The government on Saturday continued to stand by its decision to appoint Ranjit Sinha as the new director of the Central Bureau of Investigation (CBI), maintaining that all stipulated procedures were followed before clearing the file.
The appointment of Ranjit Sinha, a 1974 batch Indian Police Service (IPS) officer as the successor to Amar Pratap Singh, who will retire on November 30, has been criticised by the Bharatiya Janata Party (BJP), which alleged that the decision was taken in a hurry.
Minister of State in the Prime Minister's Office (PMO) V. Narayanasamy told mediapersons in Chennai that while the government had 'done its duty' where procedure was concerned, the BJP's allegations were unacceptable.
"The present CBI director is retiring in November 2012. That post cannot be kept vacant. Therefore, the Prime Minister, considering and following all the procedures, and following the procedure, the (new) CBI director was appointed. A due reply was given. Therefore, the government has done its duty perfectly well, within the rule of law and also the constitution. But, the objection raised by the BJP for the appointment of CBI director is ill-motivated and the reason that has been given by them cannot be accepted," Narayanasamy said.
The select committee of Parliament on the anti-graft Ombudsman (Lokpal) Bill has suggested that appointments such as that of the CBI chief should be done through the collegium method.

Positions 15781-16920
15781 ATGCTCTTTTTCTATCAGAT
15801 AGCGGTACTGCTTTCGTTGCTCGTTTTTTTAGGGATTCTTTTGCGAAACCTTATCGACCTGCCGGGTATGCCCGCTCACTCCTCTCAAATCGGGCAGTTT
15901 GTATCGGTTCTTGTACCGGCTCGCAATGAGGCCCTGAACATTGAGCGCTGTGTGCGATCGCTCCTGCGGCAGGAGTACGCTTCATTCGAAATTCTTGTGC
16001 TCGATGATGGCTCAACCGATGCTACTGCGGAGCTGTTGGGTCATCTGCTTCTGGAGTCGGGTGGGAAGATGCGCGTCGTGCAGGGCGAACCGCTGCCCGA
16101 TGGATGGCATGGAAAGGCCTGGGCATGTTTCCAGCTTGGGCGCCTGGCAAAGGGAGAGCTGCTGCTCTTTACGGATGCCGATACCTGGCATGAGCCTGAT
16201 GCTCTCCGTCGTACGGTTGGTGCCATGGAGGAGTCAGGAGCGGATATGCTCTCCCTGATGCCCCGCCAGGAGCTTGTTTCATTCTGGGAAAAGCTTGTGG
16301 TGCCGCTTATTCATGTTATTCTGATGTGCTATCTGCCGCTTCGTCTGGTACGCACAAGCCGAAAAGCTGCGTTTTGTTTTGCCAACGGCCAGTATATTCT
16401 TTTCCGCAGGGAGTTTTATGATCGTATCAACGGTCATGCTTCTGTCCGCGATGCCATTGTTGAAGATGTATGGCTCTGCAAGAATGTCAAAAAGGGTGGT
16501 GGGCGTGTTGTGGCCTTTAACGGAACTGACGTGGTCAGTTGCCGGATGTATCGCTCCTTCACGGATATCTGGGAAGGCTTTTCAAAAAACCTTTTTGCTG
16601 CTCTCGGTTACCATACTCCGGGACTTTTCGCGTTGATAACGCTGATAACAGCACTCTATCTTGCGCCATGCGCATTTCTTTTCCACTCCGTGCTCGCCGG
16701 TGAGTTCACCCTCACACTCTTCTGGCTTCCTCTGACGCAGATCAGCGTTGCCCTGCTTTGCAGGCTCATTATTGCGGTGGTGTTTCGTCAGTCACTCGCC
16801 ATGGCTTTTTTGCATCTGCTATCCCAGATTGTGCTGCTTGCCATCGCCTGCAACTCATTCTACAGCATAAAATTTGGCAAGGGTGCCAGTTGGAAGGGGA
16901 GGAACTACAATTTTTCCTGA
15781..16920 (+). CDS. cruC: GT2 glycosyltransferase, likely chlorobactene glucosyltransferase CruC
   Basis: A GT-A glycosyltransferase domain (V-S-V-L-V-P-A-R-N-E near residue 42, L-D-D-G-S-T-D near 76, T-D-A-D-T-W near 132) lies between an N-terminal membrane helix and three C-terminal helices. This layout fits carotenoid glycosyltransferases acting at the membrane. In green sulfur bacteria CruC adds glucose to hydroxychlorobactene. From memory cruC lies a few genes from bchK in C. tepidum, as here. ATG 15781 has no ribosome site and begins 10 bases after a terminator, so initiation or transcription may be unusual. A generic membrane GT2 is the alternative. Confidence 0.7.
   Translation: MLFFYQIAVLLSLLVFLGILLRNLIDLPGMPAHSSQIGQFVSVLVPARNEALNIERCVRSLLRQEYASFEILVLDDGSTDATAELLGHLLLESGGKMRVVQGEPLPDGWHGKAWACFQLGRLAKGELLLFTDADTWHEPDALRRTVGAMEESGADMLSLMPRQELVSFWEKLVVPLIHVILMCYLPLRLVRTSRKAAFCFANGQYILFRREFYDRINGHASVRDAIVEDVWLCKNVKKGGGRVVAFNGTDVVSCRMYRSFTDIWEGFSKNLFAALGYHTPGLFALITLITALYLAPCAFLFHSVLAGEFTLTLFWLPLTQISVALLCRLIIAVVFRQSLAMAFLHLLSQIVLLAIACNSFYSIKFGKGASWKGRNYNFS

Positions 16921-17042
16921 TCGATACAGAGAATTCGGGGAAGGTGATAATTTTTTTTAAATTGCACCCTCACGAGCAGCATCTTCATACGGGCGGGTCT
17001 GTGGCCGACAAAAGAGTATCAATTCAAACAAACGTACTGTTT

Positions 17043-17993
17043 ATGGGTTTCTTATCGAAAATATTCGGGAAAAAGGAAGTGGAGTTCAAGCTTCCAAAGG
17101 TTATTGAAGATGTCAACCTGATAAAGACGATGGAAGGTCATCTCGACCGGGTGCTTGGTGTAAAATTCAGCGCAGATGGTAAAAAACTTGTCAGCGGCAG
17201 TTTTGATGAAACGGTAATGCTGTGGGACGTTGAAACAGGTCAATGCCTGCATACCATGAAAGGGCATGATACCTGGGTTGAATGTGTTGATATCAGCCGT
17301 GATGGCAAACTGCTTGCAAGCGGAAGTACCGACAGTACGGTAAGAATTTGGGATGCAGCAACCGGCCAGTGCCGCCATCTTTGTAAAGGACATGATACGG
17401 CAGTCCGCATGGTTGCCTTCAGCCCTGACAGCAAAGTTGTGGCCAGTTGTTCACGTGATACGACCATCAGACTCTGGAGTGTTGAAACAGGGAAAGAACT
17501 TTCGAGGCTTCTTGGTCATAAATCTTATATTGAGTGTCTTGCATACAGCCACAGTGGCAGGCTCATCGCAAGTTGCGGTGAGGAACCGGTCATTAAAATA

The Congress party contends that the legislation is a lengthy process, and with the current CBI chief's tenure expiring in less than a week, it was imperative that an appointment be made.
Congress leader Jagdambika Pal said in Lucknow that if the BJP wanted appointments of officials made as per the Lokpal Bill, it must facilitate legislation and not obstruct parliamentary work.
"Given how the Parliament is being held up, the BJP should assure the government that it will allow the Lokpal Bill to be passed before November 30. If the BJP gives its support, the Bill will definitely pass," Pal said.
The Lokpal Bill became a rallying cry for civil society activist Anna Hazare and his aides last year, when they called for the setting up of an institution to probe corruption in the Congress-led government, whose credibility had taken a hit after a series of scams, were exposed.
In the 2011 winter session of Parliament, the Lok Sabha (lower house) gave the bill its assent, but disruptions in Rajya Sabha proceedings saw the Bill delayed.
Suspension of Parliamentary activities due to opposition calls for Prime Minister Manmohan Singh's resignation over alleged complicity in dubious coal block allocations cost Parliament its monsoon session, further stalling legislation. (ANI)